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Access to food improved in most parts of the country due to improved seasonal performance

  • Food Security Outlook Update
  • Somalia
  • November 2012
Access to food improved in most parts of the country due to improved seasonal performance

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  • Key Messages
  • Current Situation
  • Updated Assumptions
  • Projected Outlook through March 2013
  • Key Messages
    • Despite the improvement on the current food security conditions due to good Deyr rain seasonal performance, over 2 million people still remain food insecure either at the Stressed or Crises (IPC Phase 2 or 3) levels.

    • Kidding, calving, and lambing started in most pastoral areas of the central, northern, and southern parts of the country, resulting in improved milk availability and increased herd sizes. This has increased access to food and income for poor households in October and November.

    • The off-season harvest in Middle and Lower Juba Regions, which contributes around two thirds of the national off-season Deyr crop production, is not expected in March 2013. Despite the current, good crop establishment in the agropastoral and riverine zones, the lack of river flooding along the Juba during the Deyr season may actually reduce maize availability starting in April 2013. 


    Current Situation
    • Deyr 2012 rains started in the first week of October, slightly earlier than a typical season. Overall the Deyr rains have had mixed results in terms of amount and temporal and spatial coverage across southern and central Somalia. In the North, rains have been generalized and moderate despite a dry spell in October. The Northeast and the central regions received moderate to heavy rains following Tropical Cyclone Murjan on October 25. Rains subsided in early November in many parts of the country including the cropping areas of the South. However, moderate rains began to fall again across most of southern and central Somalia between November 11 and 20. In parts of Jowhar District in Middle Shabelle and Kurtunwarey District in Lower Shabelle, localized floods were reported in late November. Areas that had rainfall deficits during the 2012 March to June Gu including the Coastal Deeh and agropastoral and riverine areas of the South have received rains, though a few pastoral and agropastoral areas were still below seasonal averages as of November 28.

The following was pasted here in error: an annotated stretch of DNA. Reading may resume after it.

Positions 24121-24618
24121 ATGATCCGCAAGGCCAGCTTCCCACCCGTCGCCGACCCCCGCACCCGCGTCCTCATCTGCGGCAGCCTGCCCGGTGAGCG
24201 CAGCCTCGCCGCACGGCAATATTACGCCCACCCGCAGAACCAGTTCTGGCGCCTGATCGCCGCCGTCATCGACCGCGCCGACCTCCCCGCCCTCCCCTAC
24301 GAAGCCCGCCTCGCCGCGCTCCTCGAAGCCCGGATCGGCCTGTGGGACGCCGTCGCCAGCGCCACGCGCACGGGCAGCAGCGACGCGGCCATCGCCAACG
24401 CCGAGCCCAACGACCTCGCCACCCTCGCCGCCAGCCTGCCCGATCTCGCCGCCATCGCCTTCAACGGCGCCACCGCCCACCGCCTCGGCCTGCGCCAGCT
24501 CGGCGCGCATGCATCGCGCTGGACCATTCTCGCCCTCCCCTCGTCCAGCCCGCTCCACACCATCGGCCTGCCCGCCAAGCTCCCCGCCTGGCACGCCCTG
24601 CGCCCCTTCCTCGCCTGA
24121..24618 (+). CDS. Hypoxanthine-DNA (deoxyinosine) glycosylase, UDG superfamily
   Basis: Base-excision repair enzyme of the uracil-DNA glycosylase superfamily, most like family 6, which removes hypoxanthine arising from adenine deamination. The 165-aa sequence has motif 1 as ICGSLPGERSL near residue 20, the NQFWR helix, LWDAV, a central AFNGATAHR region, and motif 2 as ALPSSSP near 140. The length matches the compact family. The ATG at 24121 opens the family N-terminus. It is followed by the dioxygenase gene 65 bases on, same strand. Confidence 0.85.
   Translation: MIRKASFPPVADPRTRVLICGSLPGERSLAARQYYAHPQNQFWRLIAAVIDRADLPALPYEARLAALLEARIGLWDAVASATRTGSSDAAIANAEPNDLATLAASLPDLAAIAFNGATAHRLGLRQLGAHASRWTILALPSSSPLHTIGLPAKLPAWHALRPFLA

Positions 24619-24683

• Rains have improved rangeland conditions and relieved severe water and pasture scarcities. However, exceptions exist that still have poor pasture and water availability include some parts of pastoral zones in Sanag, Awdal, and Sool Regions in the Northwest along with the agropastoral zones of Middle and Lower Juba, Gedo, and Lower Shabelle. In the South, the long dry spell in late October and early November slowed environmental recovery. Nevertheless, the rains resumed in most of these areas by mid-November. Poor precipitation in East Golis and on the Sool Plateau of Sanag Region as well as in localized areas of the Nugal Valley of Sool and Nugal Regions have also been reported.